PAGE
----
With an average age of just over twenty, this was a very young crew. Their pilot, Flight Sergeant Heath, had only turned 19 a few months earlier. But the casualty rates forced Bomber Command to rush young crews like this one into operational service, instead of letting young pilots gain experience as 2nd pilot in more experienced crews.

The five young airmen had teamed-up at No.26 Operational Training Unit, where they received the last part of their training between June and August 1942. Dusseldorf had been the target of their first bombing mission during the night of 31 July/1 August. The training units provided aircraft for this raid in an attempt to reach the 1000-aircraft figure again (the bombardment of Cologne had been the first ‘thousand bomber raid’). With an operational flight under their belts, the crew was posted to No.142 Squadron on 15 August. The bombardment of Kassel during the night of 27/28 August was the first mission they took part in at 142 Squadron, but they had to return early due to excessive starboard oil temperature. The young crew was sent to Saarbrucken the next night. This was a successful trip on which they encountered no serious opposition. Wellington Z1466 was part of the bomber force again during the night of 1/2 September when they again successfully bombed Saarbrucken.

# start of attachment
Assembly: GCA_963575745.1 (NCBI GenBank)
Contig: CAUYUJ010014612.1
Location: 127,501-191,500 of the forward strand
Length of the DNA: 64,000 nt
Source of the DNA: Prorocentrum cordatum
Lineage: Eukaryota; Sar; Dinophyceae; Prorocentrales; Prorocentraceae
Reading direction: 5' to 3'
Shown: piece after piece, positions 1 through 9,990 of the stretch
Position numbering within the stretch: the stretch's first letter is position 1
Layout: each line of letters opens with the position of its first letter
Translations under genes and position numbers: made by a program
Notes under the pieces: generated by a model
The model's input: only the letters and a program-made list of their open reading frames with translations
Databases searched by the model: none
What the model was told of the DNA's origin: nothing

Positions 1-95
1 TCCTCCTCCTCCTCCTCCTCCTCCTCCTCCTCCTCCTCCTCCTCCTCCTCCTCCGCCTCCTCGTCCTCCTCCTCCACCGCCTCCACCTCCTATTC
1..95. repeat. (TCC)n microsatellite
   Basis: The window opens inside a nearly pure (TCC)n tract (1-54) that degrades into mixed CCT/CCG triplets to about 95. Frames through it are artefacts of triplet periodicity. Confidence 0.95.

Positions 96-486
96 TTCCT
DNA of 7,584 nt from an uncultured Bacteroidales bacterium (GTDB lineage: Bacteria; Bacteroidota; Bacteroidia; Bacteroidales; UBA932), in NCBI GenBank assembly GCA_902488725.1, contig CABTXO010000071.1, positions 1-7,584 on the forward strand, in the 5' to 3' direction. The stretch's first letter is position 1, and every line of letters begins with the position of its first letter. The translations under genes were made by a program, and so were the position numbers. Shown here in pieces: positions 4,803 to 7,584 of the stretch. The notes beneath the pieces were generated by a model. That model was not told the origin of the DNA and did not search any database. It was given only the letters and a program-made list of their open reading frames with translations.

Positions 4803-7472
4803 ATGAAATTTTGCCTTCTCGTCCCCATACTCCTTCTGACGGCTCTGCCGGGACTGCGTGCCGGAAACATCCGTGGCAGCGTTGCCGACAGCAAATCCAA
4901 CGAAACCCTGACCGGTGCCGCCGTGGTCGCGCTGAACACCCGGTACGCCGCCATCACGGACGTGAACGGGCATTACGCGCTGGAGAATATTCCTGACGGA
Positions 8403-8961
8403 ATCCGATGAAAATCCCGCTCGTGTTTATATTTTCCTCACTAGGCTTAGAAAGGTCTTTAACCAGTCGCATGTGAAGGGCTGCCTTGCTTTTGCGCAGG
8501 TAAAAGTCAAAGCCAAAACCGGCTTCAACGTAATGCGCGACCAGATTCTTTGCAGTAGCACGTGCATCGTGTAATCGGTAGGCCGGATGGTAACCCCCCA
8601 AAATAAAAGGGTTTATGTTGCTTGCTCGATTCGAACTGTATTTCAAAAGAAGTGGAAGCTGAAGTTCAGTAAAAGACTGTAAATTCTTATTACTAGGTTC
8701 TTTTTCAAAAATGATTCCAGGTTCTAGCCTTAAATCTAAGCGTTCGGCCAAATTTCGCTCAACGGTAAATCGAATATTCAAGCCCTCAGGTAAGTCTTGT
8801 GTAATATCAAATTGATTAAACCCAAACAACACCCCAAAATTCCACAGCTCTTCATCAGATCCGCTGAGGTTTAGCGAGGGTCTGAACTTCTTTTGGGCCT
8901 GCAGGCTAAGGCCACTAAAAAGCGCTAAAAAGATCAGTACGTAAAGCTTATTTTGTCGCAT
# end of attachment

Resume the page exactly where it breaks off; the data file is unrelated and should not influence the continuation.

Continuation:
Fatal flight

The mission to Karlsruhe was their 5th operational flight together as a crew. After being briefed about their target, Wellington Z1466 took off from RAF Grimsby at 22:44 on the night of 2 September 1942. Eight aircraft of 142 Squadron, all carrying a bomb load of one 1000 lb and three 500 lb bombs, set course to Karlsruhe. Wellingtons Z1315 and Z1340 encountered technical problems and had to return to base. The force of bombers was attacked by German night-fighters over Holland. One of the fighters, a Messerschmitt Bf110, was flown by Feldwebel Heinz Oloff and his radio operator Obergefreiter Josef Schaffer of 3./Nachtjagdgeschwader 1. They had taken off from air base Venlo to prey on the allied bombers who were heading for Karlsruhe. At 01:47 Oloff attacked Wellington Z1466 and moments later the bomber exploded in mid-air. The explosion must have been caused by the bomb load of the Wellington. The burning remnants of the plane came down in a field nearby the Lilbosch monastery in the village of Echt, close to both the German and Belgian border, in the province of Limburg in the Netherlands. It was Oloff’s second combat victory.